What A White Supremacist Taught Me About My Body

by Rachel Tapling
Originally Published: 
Rachel Tapling

Last weekend I was at a protest outside of an ICE office in Detroit.

I brought my kids. It was a family demonstration. My friend was there with a baby strapped to her chest, and I was there with my red wagon and the small white men that I am raising to have open eyes and ears and hearts. I mention their skin color because it’s a currency they don’t even recognize.

Right now, it means layers of sunblock and freckles, but it’s also a fortune in the bank. It means they have names that don’t fall to the bottom of the resume stack and are easily pronounced. It means they can walk around, drive around, mow lawns, play in the yard, walk about in hoodies, and no one thinks twice, no one calls the police, no one stops to frisk them for drugs, no one accuses them of being too emotional to hold office, and no one calls social services when they run around my yard or walk to the park by themselves. And the weight of that privilege is something I think about daily.

So I sat them down at the kitchen table last weekend, and we talked about what was happening with families in dangerous places, who risk everything for their kids, and what is happening to them once they get here. I was discerning with my details, and cautious about their level of understanding, but my heart broke when my 5-year-old asked if we had to worry. Would they take him away from me? This is the child who asks why he can’t marry me. This child still sits outside the bathroom while I shower so we can chat, though he starts kindergarten in the fall. And I could say, with near-certainty, that no, baby, no. We are safe, buffered by luck alone.

I spent about half of it crying behind my glasses with a toddler in my arms. This is America. This is the country that we bled for, this is the place that only a few generations ago my mother’s side escaped during the rise of Hitler, and then taught us as children how to bring the flag in when it was raining, and how to fold it properly. It’s also the country comprised entirely of immigrants or indigenous people whose lives we obliterated for these amber waves, these beaches along shining seas. This is America, this country is ours.

And I cried for the immigrant babies and asylum-seekers in cages, but I also cried for myself because there was a counter-protester standing directly behind me and my children, degrading and deriding me for bringing them. He enthusiastically served up vitriol for my support of “law-breaking illegals,” even though seeking asylum is perfectly legal and is a human right. Even though facts don’t support the narrative of a surge of immigrants with diseases and crimes they are desperate to infect us with. Even though those terms and that language is used to distance and dehumanize. I could have said any of these things, but instead I refused to engage with him.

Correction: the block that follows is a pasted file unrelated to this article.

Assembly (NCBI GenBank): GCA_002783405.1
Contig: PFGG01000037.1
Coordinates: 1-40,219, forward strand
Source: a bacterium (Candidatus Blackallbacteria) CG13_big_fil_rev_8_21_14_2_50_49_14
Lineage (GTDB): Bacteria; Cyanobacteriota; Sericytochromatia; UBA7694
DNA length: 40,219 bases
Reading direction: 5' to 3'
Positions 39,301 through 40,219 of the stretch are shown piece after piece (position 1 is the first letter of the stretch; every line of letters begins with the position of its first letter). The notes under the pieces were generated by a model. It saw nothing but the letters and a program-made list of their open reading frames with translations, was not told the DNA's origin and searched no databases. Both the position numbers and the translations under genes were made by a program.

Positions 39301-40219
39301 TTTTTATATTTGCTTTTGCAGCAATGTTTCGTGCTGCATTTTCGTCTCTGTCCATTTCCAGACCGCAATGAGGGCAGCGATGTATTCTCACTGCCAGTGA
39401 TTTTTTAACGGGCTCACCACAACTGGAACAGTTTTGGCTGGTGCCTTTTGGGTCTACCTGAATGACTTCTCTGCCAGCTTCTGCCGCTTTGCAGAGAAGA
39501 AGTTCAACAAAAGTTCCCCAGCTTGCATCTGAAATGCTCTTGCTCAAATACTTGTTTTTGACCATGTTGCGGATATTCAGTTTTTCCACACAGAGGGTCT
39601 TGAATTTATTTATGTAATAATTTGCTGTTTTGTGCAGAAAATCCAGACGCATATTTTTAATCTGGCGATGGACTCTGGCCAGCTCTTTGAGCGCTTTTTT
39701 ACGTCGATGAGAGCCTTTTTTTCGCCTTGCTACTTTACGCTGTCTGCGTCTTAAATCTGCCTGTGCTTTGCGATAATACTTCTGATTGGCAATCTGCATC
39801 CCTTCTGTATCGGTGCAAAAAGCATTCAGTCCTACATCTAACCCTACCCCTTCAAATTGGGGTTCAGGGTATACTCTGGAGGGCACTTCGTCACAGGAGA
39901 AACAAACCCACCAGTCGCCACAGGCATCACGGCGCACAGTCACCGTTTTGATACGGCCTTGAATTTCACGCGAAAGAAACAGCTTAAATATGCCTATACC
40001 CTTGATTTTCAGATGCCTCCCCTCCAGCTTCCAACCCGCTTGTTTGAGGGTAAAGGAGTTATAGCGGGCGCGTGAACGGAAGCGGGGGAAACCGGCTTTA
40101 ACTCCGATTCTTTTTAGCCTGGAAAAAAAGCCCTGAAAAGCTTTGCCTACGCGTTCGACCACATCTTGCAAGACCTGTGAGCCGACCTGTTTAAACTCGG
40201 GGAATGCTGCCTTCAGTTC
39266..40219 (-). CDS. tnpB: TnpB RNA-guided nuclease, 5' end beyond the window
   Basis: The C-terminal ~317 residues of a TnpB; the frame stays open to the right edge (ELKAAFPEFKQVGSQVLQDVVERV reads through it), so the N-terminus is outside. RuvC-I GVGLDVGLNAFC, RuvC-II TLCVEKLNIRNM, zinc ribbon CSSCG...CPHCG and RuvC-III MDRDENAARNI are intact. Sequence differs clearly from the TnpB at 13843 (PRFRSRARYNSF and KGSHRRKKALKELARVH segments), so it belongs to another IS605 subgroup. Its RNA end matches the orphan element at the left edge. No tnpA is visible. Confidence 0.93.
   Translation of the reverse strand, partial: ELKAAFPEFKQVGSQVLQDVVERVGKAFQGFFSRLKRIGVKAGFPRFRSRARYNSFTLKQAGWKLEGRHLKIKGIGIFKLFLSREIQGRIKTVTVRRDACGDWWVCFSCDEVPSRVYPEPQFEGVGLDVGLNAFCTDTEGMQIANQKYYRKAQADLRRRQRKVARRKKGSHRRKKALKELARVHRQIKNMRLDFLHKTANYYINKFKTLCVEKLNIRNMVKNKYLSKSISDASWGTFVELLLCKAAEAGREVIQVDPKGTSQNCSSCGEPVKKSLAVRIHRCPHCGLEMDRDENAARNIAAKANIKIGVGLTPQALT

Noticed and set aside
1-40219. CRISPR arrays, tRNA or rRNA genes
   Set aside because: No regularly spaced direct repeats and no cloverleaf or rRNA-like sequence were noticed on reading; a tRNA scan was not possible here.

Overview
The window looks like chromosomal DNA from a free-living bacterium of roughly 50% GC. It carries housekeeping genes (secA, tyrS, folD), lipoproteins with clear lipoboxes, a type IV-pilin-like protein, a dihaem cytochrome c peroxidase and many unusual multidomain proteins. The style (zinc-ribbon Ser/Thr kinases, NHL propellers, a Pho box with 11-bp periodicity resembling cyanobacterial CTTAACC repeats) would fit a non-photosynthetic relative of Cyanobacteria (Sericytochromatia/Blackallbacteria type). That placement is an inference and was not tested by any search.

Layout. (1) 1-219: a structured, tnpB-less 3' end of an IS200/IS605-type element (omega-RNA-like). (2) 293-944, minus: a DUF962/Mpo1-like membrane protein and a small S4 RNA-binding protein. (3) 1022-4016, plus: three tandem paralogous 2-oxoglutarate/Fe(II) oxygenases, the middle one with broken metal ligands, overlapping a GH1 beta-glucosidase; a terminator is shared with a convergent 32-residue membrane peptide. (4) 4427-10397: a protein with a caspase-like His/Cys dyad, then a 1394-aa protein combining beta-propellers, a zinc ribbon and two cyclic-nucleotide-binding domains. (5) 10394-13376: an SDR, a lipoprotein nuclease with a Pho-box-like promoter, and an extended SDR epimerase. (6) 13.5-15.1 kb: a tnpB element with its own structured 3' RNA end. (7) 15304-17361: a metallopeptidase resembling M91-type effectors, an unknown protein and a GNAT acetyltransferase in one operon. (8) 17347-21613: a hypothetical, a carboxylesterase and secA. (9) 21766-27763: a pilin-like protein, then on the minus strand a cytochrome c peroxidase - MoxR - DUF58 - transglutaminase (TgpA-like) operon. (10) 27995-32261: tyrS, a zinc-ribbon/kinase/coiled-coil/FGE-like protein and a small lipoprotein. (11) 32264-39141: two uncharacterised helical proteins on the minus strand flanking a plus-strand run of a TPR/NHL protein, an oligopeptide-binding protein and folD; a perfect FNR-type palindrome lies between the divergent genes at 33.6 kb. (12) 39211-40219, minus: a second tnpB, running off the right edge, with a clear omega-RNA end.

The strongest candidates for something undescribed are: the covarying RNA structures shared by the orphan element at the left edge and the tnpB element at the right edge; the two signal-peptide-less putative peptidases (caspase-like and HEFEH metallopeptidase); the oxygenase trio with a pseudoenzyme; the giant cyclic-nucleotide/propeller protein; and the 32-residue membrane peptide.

No sir, I will not speak to you because that would give you voice. Call your own mama. Call your therapist. Get yourself right. And like the friend who put his body between me and that fearful, hateful heckler, I am here to put my body and my voice to use because this is America, and we are accountable for this.

When we left, we drove home to air-conditioning and ordered pizza for dinner. We all have birth certificates and social security cards — and multiple copies of each because I’ve lost them all more than once — but no one cares when I order another. When I prove our humanity with my credit card and the genetic lottery, no one says a word.

Rachel Tapling

But even as I fret about political turmoil, I also fret about myself. I didn’t want to share this picture that my friend took, while the man stood behind and taunted me — because it isn’t flattering. I am three-kids-in and tired and fat, and the heat is bad for my hair and skin. I want to be above it all, but I know that we silence women, and that we use bodies as a way to sort people: acceptably white, unacceptably brown, appealingly thin, undesirably fat. I am against this and yet part of it, fighting oppression without and within.

And so as a part of this resistance, I choose to see myself as the friend who took this picture did — powerful, loving, and fierce. And I choose to hope that there is much left to celebrate about America still — that pockets of hope and uproar for children’s bodies are powerful, loving, fierce. It is no small thing for me to cry unflinchingly in discomfort and anger, and to share this unflattering and exposed image. It is no small thing for most women to set aside their body concerns, but in this case I am able to remind myself that we can use our bodies, and the privilege they hold, to stand up for what is right.

So thank you, white supremacist, for showing me the power and strength in my body, just as it is.


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